Deepwater Horizon Gulf Oil Spill

June 28, 2010

The Deepwater Horizon disaster has sparked numerous inquiries from investment management, shipping and energy clients about which of the businesses involved in the massive release of crude oil into the Gulf of Mexico will be liable, for how much and to whom. There are many players involved with the rig, the blowout preventer, the spill and its aftermath (some of those players are as yet unknown to the public), and there will probably be years of litigation involving thousands of claims, before all of the facts are revealed and actual fault is determined. It is expected that the United States government, the governments of the impacted states, as well as third parties, will seek maximum compensation for their losses, and that criminal claims and civil penalties will ensue.

One of the primary statutes relating to this type of situation is the Oil Pollution Act of 1990 or OPA 90. OPA 90 is a strict liability statute which imposes liability on owners and operators of ships and oil patch lessees. It provides for the payment of cleanup expenses, natural resource damage, damages to certain third parties, civil fines and penalties. In addition, criminal claims may be made under OPA 90 and related statutes. While there currently may be limitations on the liability that is imposable under OPA 90, such limits can be overcome via a finding of gross negligence or violation of a federal statute. With respect to BP, these limits have already been exceeded. Moreover, Congress is now looking at ways to strip oil and shipping companies of many of the statutory limits and other protections that they are now afforded.

OPA 90 was originally enacted as a response to the Exxon Valdez spill in 1989. Because of its direct relationship with the Exxon Valdez spill, OPA 90 primarily addressed issues arising from a spill from a ship. Although OPA 90 indeed applies to rigs (and mobile offshore drilling units, or “MODUS” such as the Deepwater Horizon), its regime does not contemplate a spill of the current magnitude.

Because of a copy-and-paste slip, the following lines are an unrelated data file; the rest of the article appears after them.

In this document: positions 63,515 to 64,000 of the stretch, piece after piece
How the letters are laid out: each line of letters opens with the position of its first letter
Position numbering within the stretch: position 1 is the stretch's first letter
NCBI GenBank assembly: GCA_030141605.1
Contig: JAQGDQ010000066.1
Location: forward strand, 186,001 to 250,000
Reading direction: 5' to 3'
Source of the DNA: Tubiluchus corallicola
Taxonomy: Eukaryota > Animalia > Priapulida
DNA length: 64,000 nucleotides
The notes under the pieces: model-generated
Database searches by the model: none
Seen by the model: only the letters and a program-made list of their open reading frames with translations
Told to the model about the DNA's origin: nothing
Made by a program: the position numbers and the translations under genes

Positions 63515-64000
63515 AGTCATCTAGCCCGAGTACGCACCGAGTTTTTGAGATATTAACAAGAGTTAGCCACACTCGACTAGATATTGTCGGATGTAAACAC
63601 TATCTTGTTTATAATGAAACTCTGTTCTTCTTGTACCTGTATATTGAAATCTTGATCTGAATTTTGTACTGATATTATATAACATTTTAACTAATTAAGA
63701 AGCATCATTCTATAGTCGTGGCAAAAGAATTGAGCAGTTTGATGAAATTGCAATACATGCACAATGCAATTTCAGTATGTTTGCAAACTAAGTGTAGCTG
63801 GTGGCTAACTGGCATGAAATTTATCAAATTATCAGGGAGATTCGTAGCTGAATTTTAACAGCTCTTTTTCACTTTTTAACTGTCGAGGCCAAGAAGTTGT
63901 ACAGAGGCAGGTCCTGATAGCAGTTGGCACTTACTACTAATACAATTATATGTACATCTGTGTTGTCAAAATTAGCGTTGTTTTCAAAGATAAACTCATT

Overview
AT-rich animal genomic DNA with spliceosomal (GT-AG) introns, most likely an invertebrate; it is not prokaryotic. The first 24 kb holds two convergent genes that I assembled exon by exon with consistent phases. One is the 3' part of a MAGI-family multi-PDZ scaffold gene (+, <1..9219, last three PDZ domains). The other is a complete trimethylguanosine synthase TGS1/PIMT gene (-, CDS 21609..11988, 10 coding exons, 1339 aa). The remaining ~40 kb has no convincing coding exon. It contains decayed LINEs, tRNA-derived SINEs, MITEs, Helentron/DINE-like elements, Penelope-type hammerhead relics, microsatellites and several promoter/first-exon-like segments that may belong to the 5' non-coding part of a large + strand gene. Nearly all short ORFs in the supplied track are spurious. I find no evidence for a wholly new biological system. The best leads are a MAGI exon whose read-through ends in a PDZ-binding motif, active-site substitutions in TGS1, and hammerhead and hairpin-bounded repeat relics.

In addition to OPA 90, it is also expected that claimants will make claims under state law in state court, that members of the crew of the Deepwater Horizon who were injured or killed will make substantial claims under maritime and state law, and, of course, that there will be the claims process conducted by Kenneth Feinberg (the independent administrator appointed to handle BP’s $20 billion claims escrow fund). There will also be substantial economic impact on the entire oil business if the moratorium on offshore drilling is re-instated by an appeals court.

In short, liability issues at this point are difficult to project, except to say that every party involved in the venture that led to the fire, blowout and spill will be named as parties in federal and state lawsuits, administrative claims and criminal proceedings, that not all claims will be settled, that there will be findings and appeals, and that there will be allegations of fault and finger-pointing made as between the various defendants based on their contractual arrangements and applicable law.

Seward & Kissel’s Maritime Group has extensive expertise in the matters addressed in this memo. If you have any questions, please contact Maritime Group partners Bruce Paulsen (212-574-1533) or Larry Rutkowski (212-574-1206).